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  1.   The two main omega-3 fatty acids are docosahexaenoic acid (DHA) and eicosapentaenoic acid (EPA). It has been generally accepted that fish and sea foods are the best sources of omega-3 fatty acids and should be consumed 2-3 times a week, as these compounds have been suggested to reduce the risk of cardiovascular disease.[1] The main source of these omega-3 fatty acids is oily fish such as salmon, mackerel and sardines. Olive oil and some seeds and nuts such as flax seeds, chia seeds, walnuts and pumpkin seeds are also rich in alpha-linolenic acid (ALA), another omega-3 fatty acid, which the body can then convert to DHA or EPA however to a limited extent of 2-10%.[2] The perceived benefits of omega-3 fatty acids originated from the observation of Japanese and Mediterranean populations. Japanese and Mediterranean consumption of fish is high while Mediterranean diet also encourages the use of olive oil. These populations have a lower incidence of cardiovascular disease and consequently a tendency to live longer.[3]  In addition to being associated with healthier cardiac function, studies have shown omega-3 fatty acids also play a role in healthy ageing and foetal development.[2] In fact studies have demonstrated that the many beneficial attributes of omega-3 fatty acids include reduced incidence of atherosclerosis and reduced inflammation in both overweight sedentary adults and healthy older adults.[4] [5] Furthermore animal studies have also demonstrated that an increase in omega-3 fatty acid intake can reduce the risks of Alzheimer’s disease.[6] Omega-3 supplements have also been linked to a reduction of the risk of prostate cancer. [7] Despite these potentially obvious positive effects, recent evidence has emerged that questions the benefits of omega-3 fatty acids obtained from either consumption of fish or supplements.[1] Recent studies have highlighted that increased omega-3 fatty acid consumption in people already at risk of heart disease does not reduce the incidence of stroke, heart attack or death.[8] Another study also demonstrated that omega-3 fatty acids have no discernible impact on overall mortality or the incidence of cardiovascular disease or cancer.[9]  Furthermore, contrary to some studies, high levels of omega-3 fatty acids in the blood have actually been correlated with an increased risk of prostate cancer.[10] These recent findings have led some to believe that omega-3 fatty acid supplementation may actually be harmful to the body during several medical conditions. This theory comes from the fact that, like all fatty acids, omega-3 fatty acids are prone to lipid peroxidation. Lipid peroxidation is oxidative degradation of lipids, mostly of unsaturated fatty acids making up triglycerides and phospholipids. Consumption of oxidised lipids can result in increased oxidative stress, which is associated with many adverse health effects. Indeed prolonged high levels of oxidised lipids in the blood can lead to atherosclerosis.[11] [12]  Oily fish may also contain persistent organic pollutants or metals, the latter of which may facilitate the lipid peroxidation described above.[1] Furthermore, it has also been suggested that, as omega-3 supplements lack the range of nutrients such as proteins, vitamins and minerals present in whole fish, their efficacy and function may be compromised.[13] When speaking about omega-3 fatty acids consumption the issue of omega-3 to omega-6 fatty acids ratio has to be also taken into account. With the evolution and development of agriculture this ratio has shifted from 1:1 to about 1:15 which is thought to be one of the reasons for increased incidence of heart diseases and obesity. However the optimal ratio is not yet defined according to the UK Food Standards Agency and it is advised to increase the intake of omega-3 rather than focuse on decreasing the amount of omega-6 fatty acids in your diet.[14]   Omega-3 fatty acids are essential fatty acids that play a crucial role in maintaining good health. As our bodies cannot produce them, we need to obtain them from dietary sources such as oily fish and plant oils. Given the potential for reduced efficacy when eaten in its pure form, omega-3 consumption through the diet is preferable to taking omega-3 nutritional supplements. Remember to use mild temperature ways of cooking for omega-3 rich foods to avoid lipid oxidation and preserve the benefit of omega-3. Whilst some of the health benefits previously attributed to omega fatty acids may now be under scrutiny, it is apparent it may be more to do with omega-3 to omega-6 ratios than doubting omega-3 benefits and so it is still a key part of a healthy diet and potential benefits appear to outweigh the potential risks.    [1] Maehre H, et al. (2016). ω-3 Fattyω-3 Fatty Acids and Cardiovascular Diseases: Effects, Mechanisms and Dietary Relevance Acids and Cardiovascular Diseases: Effects, Mechanisms and Dietary Relevance. International Journal of Molecular Sciences, 16(9), 22636- 22661. [2]  Swanson, D. (2012). Omega-3 fatty acids EPA and DHA: health benefits throughout life. Advances in Nutrition, 3(1), 1-7. [3] Tokudome, S., et al (2004). The Mediterranean vs the Japanese diet. European Journal Of Clinical Nutrition, 58, 1323. [4] Sekikawa A, et al. (2008). Marine-derived n-3 fatty acids and atherosclerosis in Japanese, Japanese Americans, and Whites: a cross-sectional study. Journal of the American College of Cardiology, 52(6), 417-424. [5] Kiecolt-glaser, J.K. (2012). Omega-3 Supplementation Lowers Inflammation in Healthy Middle-Aged and Older Adults: A Randomized Controlled Trial. Brain, Behavior, and Immunity, 26(6), 998-995. [6] Lim G.P, et al. (2005). A diet enriched with the omega-3 fatty acid docosahexaenoic acid reduces amyloid burden in an aged Alzheimer mouse model. The Journal of Neuroscience, 25(12), 3032-3040. [7] Augustsson K, et al.(2003). A Prospective Study of Intake of Fish and Marine Fatty Acids and Prostate Cancer. American Association for Cancer Research, 12(1), 64-67. [8]  The risk and prevention study collaborative group. (2013). N–3 Fatty Acids in Patients with Multiple Cardiovascular Risk Factors. The New England Journal of Medicine, 368(1), 1800-1808. [9] Hooper, L. et al. (2006). Risks and benefits of omega 3 fats for mortality, cardiovascular disease, and cancer: systematic review. BMJ, 332(752) [10] Brasky, TM. et al. (2013). Plasma Phospholipid Fatty Acids and Prostate Cancer Risk in the SELECT Trial. Journal of the National Cancer Institute, 105(15), 1132-1141. [11]  Awada M, et al. (2012). Dietary oxidized n-3 PUFA induce oxidative stress and inflammation: role of intestinal absorption of 4-HHE and reactivity in intestinal cells. Journal of Lipid Research, 53(10), 2069-2080. [12] Lobo V, et al. (2010). Free radicals, antioxidants and functional foods: Impact on human health. Pharmacognosy Review, 4(8), 118-126. [13]  He, K. (2009). Fish, Long-Chain Omega-3 Polyunsaturated Fatty Acids and Prevention of Cardiovascular Disease—Eat Fish or Take Fish Oil Supplement? Progress in Cardiovascular Diseases, 52(2), 95-114. [14] Stanley, J., Elsom, R., Calder, P., Griffin, B., Harris, W., & Jebb, S. et al. (2007). UK Food Standards Agency Workshop Report: the effects of the dietary n-6:n-3 fatty acid ratio on cardiovascular health. British Journal Of Nutrition, 98(06).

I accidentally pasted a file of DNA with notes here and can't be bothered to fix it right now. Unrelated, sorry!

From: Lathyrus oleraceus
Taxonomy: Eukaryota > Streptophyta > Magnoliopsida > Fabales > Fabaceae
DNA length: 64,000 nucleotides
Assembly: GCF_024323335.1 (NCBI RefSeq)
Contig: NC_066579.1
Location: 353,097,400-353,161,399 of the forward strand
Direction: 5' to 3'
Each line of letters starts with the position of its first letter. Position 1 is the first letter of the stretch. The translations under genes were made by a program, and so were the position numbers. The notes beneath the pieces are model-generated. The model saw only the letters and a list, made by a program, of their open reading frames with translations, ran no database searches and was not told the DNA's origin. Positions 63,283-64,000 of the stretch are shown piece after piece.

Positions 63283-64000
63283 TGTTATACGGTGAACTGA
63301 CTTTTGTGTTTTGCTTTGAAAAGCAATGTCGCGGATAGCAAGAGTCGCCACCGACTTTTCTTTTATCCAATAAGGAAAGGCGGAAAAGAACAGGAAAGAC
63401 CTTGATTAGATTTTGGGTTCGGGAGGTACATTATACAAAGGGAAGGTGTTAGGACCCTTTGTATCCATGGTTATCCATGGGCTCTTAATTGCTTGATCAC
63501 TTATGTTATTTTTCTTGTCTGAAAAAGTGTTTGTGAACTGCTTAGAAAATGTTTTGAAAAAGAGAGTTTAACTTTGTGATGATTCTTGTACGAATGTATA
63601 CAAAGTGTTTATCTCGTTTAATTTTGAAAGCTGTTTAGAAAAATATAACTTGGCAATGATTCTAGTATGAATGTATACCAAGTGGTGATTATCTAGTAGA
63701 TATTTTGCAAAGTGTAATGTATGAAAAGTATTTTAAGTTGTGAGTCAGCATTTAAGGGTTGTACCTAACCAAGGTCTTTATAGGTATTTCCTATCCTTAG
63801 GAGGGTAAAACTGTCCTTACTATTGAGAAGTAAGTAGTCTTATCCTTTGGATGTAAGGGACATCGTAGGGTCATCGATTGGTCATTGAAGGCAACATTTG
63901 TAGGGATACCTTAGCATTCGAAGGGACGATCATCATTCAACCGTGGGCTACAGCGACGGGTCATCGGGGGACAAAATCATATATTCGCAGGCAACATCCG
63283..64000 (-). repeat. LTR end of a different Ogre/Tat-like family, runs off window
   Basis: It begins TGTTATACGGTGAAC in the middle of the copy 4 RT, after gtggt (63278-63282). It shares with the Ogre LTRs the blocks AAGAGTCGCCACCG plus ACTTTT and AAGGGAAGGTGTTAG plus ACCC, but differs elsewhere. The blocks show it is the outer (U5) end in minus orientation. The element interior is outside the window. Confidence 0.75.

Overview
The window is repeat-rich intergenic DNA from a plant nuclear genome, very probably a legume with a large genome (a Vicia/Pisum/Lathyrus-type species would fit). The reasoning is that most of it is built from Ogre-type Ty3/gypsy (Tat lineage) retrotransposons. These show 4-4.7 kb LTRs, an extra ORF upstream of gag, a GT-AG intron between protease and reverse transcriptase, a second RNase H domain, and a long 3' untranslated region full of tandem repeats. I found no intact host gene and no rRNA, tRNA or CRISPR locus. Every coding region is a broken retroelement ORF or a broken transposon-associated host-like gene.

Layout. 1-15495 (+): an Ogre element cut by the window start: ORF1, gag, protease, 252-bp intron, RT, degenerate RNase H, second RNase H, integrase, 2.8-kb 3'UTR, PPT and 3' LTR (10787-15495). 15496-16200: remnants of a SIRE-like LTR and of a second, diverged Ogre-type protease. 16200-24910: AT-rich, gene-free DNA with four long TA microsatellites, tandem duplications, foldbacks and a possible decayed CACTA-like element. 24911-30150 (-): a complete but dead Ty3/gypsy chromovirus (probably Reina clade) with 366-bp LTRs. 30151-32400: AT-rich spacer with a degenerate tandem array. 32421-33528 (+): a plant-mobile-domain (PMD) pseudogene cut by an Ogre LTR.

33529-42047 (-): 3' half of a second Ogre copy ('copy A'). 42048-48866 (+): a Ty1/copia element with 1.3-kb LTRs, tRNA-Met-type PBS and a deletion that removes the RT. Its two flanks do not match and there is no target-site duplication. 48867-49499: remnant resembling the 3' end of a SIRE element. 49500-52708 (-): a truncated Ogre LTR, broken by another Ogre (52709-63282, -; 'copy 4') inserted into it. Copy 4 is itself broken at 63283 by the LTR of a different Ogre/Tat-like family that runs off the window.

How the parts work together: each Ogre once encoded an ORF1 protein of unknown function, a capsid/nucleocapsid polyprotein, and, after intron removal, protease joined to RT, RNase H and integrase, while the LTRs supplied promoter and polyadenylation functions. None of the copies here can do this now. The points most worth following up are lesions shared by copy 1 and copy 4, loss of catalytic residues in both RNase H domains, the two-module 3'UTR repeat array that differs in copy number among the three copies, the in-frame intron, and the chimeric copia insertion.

2. Fat or oil is an important part of a diet. It is primarily made up of building blocks called fatty acids (FAs). Depending on the presence of double bonds between carbon atoms in its molecule FAs can be either saturated or unsaturated. In turn unsaturated FAs may be categorised into monounsaturated (MUFAs) having one double bond available and polyunsaturated fatty acids (PUFAs) with more than one double bond.[1] Unsaturated fatty acids are often referred to as omega fatty acids due to their chemical classification into omega-3, omega-6 and omega-9 FAs. The number stands for the position of first double bond in FA molecule which in turn determines its biochemical properties. While most of the FAs are present in the human body or may be produced in it, there are two fatty acids that can not be derived from other FAs and must be consumed from dietary sources to maintain good health condition. These FAs are called Essential Fatty acids (EFA) and include alpha-linolenic (omega-3) and linoleic (omega-6) FAs.[1][2] Docosahexaenoic acid may also become essential in some conditions but normally it can be synthesized from alpha-linoleic acid.[1]  Omega FAs have many crucial roles within the body. They reduce inflammation and possess protective properties against cardiovascular disease, are essential for pregnant woman for foetal growth and brain development.[3] They are also important for these processes in infants, who obtain them from breast milk.[4] Omega-3 FAs are also involved in the formation of cell walls and help to improve circulation and oxygen uptake.[5][6]   Other benefits include the improvement of mental health and brain function.[5][7] Scientists continue to argue on the role and potency of omega FAs to fight cancer but there is no consensus yet.[6][8][9] Omega-3 FAs have been part of the human diet throughout evolution. In early times, it is thought that the ratio of omega-3 to omega-6 FAs in our diets was approximately 1:1.[10] In Western diets the ratio of omega-3 to omega-6 FAs has dramatically shifted and is now thought to be from 1:15 to 1:20, thus there is a large disparity between modern diet and our inbuilt genetic patterns.[11][12] The reason for this change over time is thought to come from the industrial revolution and development of modern agricultural and aquacultural methods including changes in animal and fish feeds. The good example is the lower omega-3 to omega-6 ratio in cultured fish species than in wild ones. Generally omega-3 content decreased in multiples in regularly consumed food products, including eggs, fish and animal meat.[2][13] It is thought that this large shift in the ratio of omega-3 to omega-6 consumed in the Western diet is a contributory factor in the increasing incidence of atherosclerosis, coronary heart disease, hypertension, obesity, collagen vascular diseases and cancer. Scientists explain this by different biochemical properties of omega-3 and -6 FAs. While the first ones contribute to anti-inflammatory and suppressive effects for many diseases, the latter have proinflammatory and prothrombotic properties. And thus omega-3 to omega-6 ratio in the diet is crucial.[2][10][11]  According to EFSA “250 mg daily intake of long chain omega-3 FAs for adults may reduce the risk of heart disease” and this amount of eicosapentaenoic acid plus docosahexaenoic acid is stated as an adequate intake level.[14] However there is no any recommendations on the omega-3/6 ratio which is surprising if to take into account the recent scientific evidence noted above.[3]   The primary sources of omega-3 FAs are vegetable oils (ALA) and marine fish oils (DHA and EPA), although minor quantities of omega-3 FAs are also found in meat, egg yolk, nuts, seeds, green leafy vegetables and some fruits.[2][15] Flaxseed oil contains 53-62% omega-3 FAs, while canola oil, walnut oil, wheat germ oil and soybean contain 7-11%.[15][16] The richest fish sources of omega-3 FAs are salmon, mackerel, herring and halibut. Raw salmon and mackerel contain 1.2% and 2.5% of omega-3 FAs, respectively.[15] Fresh fish is thought to be higher in omega-3 FAs than processed varieties as processing (especially with heating) may denature omega-3 FAs and convert them to harmful substances.[2] The changes in agriculture and food processing techniques over the last fifty years have resulted in an imbalance in the ratio of omega-3 to omega-6 FA intake. This may have a negative impact on our health, but could still be redressed by increasing consumption of foods high in omega-3 FAs. Unfortunately farmed fish and animals are not that beneficial as wild ones due to a lower omega-3 FAs content. It is also worth noting that processing decreases the contents of PUFAs in food and should preferably be reduced.   [1] Tvrzicka, E., Kremmyda, L., Stankova, B., & Zak, A. (2011). Fatty acids as biocompounds: their role in human metabolism, health and disease – a review. part 1: classification, dietary sources and biological functions. Biomedical Papers, 155(2), 117-130.  [2] Das, U. (2006). Essential Fatty Acids - A Review. Current Pharmaceutical Biotechnology, 7(6), 467-482. [3] Scientific Opinion on Dietary Reference Values for fats, including saturated fatty acids, polyunsaturated fatty acids, monounsaturated fatty acids,transfatty acids, and cholesterol. (2010). EFSA Journal, 8(3), 1461. [4] Muhlhausler, B., Gibson, R., & Makrides, M. (2010). Effect of long-chain polyunsaturated fatty acid supplementation during pregnancy or lactation on infant and child body composition: a systematic review. American Journal Of Clinical Nutrition, 92(4), 857-863. [5] Wysoczański, T., Sokoła-Wysoczańska, E., Pękala, J., Lochyński, S., Czyż, K., & Bodkowski, R. et al. (2016). Omega-3 Fatty Acids and their Role in Central Nervous System - A Review. Current Medicinal Chemistry, 23(8), 816-831. [6] Kremmyda, L., Tvrzicka, E., Stankova, B., & Zak, A. (2011). Fatty acids as biocompounds: their role in human metabolism, health and disease – a review. part 2: fatty acid physiological roles and applications in human health and disease. Biomedical Papers, 155(3), 195-218. [7] Lin, P., Chiu, C., Huang, S., & Su, K. (2012). A Meta-Analytic Review of Polyunsaturated Fatty Acid Compositions in Dementia. The Journal Of Clinical Psychiatry, 73(09), 1245-1254. [8] Jing, K., Wu, T., & Lim, K. (2013). Omega-3 Polyunsaturated Fatty Acids and Cancer. Anti-Cancer Agents In Medicinal Chemistry, 13(8), 1162-1177. [9] Fabian, C., Kimler, B., & Hursting, S. (2015). Omega-3 fatty acids for breast cancer prevention and survivorship. Breast Cancer Research, 17(1). [10] Simopoulos, A. (2008). The Importance of the Omega-6/Omega-3 Fatty Acid Ratio in Cardiovascular Disease and Other Chronic Diseases. Experimental Biology And Medicine, 233(6), 674-688. [11] Simopoulos, A. (2016). An Increase in the Omega-6/Omega-3 Fatty Acid Ratio Increases the Risk for Obesity. Nutrients, 8(3), 128. [12] Simopoulos, A. (2006). Evolutionary aspects of diet, the omega-6/omega-3 ratio and genetic variation: nutritional implications for chronic diseases. Biomedicine & Pharmacotherapy, 60(9), 502-507. [13] van Vliet, T., & Katan, M. (1990). Lower ratio of n-3 to n-6 fatty acids in cultured than in wild fish. Trends In Food Science & Technology, 1, 51. [14] EFSA. (2010). EFSA sets European dietary reference values for nutrient intakes | European Food Safety Authority. Retrieved 10 October 2017, from [15] Kris-Etherton, P., Taylor, D., Yu-Poth, S., Huth, P., Moriarty, K., & Fishell, V. et al. (2000). Polyunsaturated fatty acids in the food chain in the United States. Am J Clin Nutr, 71(1), 179S-88S. Retrieved from [16] Hunter, J. (1990). n-3 fatty acids from vegetable oils. Am J Clin Nutr, 51(5), 809-14. Retrieved from